The discussion follows the rough structure of analysing an account, but focuses more on the structure of the argument and the author’s intention. Below I have listed the methodical steps one by one.

A) Leading question

  • Find out what question the presentation is exploring – unless the leading question is already indirectly included in your assignment.

B) Formal analysis

  • Name title, author – if possible including his research focus/attitudes already shown etc., text type, central topic, time and place of first publication.
  • To whom is the text addressed?

C) Content analysis

  • Summarise the essential statements (main theses) in your own words. Then examine the arguments given. Avoid retelling and use the subjunctive (indirect speech) as much as possible. Only use the indicative for explanations of terms or processes.
  • Examine the language of the text (appellative, informative, emotional, factual, etc.).
  • Do you notice any specific technical terms used/people or events described?

D) Historical context

  • Now prepare your judgement by describing the exact historical background in detail. Also explain technical terms.

E) Judgement

  • Factual judgement: How is the leading question answered in the text?  Is the text logically structured or are there contradictions? Is information missing? What are the author’s own interests/intentions? What role does the time of origin of the account play and how would contemporaries from their time have described the event?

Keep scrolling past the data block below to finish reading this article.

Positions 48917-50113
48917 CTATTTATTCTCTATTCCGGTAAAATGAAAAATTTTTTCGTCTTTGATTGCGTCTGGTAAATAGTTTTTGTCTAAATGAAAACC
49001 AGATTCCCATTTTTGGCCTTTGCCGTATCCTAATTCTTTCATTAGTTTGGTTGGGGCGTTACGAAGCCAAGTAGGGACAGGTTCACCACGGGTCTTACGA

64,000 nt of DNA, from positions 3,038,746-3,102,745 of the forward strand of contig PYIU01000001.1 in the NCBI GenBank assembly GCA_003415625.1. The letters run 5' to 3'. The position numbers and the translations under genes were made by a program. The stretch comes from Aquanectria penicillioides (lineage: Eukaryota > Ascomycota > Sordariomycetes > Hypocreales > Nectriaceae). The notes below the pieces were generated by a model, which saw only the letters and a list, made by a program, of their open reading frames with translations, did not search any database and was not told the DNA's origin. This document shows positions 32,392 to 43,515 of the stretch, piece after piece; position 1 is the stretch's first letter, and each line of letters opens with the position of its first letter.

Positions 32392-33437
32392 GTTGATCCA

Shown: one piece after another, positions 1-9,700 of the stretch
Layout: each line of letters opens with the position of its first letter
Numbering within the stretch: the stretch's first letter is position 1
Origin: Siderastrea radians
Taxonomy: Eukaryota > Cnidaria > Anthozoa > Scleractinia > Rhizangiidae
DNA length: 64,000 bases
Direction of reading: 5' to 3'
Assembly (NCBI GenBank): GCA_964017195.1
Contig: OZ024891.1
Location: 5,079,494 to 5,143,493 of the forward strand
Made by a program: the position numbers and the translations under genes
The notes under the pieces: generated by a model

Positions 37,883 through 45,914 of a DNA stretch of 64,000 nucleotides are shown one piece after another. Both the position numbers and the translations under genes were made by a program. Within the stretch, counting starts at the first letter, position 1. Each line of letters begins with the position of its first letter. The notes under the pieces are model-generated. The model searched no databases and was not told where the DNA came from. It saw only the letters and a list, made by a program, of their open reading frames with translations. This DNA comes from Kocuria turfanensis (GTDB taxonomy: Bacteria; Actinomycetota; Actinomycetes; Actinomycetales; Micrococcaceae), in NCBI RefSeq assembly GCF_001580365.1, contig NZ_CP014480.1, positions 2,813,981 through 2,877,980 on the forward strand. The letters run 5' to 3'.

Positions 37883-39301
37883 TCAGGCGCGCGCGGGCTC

• Value judgement: How can you answer the leading question from today’s point of view or how do you answer the central question today?

6. Writing a text with coherent content

Bildergebnis für essayschreiben

In your final exams, you will usually be expected to complete your tasks in a coherent essay and thus incorporate the methods mentioned above into an entire text.

Method of procedure for writing the essay:

Start with a kind of creative introduction (eg. introduction of a self-written essay). First, state your leading question and place the events in time. Create suspense through a current reference to the present, which relates to the topic of your essay. Now present the structure of your essay, either based on individual tasks or on the methodology of the assignment you have been given.

Now direct the reader of your essay to the source/caricature etc. given to you and thus to your actual work assignments; in the case of a presentation, this can be done, for example, by a sentence of facts (title, author, type of text, topic, time and place). When you work through your assignments, make sure that you put all the content into a coherent text. Find appropriate transitions between subtasks, use paragraphs to structure your text, etc.

At the end, you are usually expected to answer the leading question or to give a personal summary. Now you can also refer back to your introduction. For example, by re-emphasising the relevance of the issue for the present (present tense reference), you give your essay a certain historical framework that will please all your teachers (and hopefully you too when you get your essay back).

PS: If you still haven’t had enough of methods, here is the link to the method of perfect group work.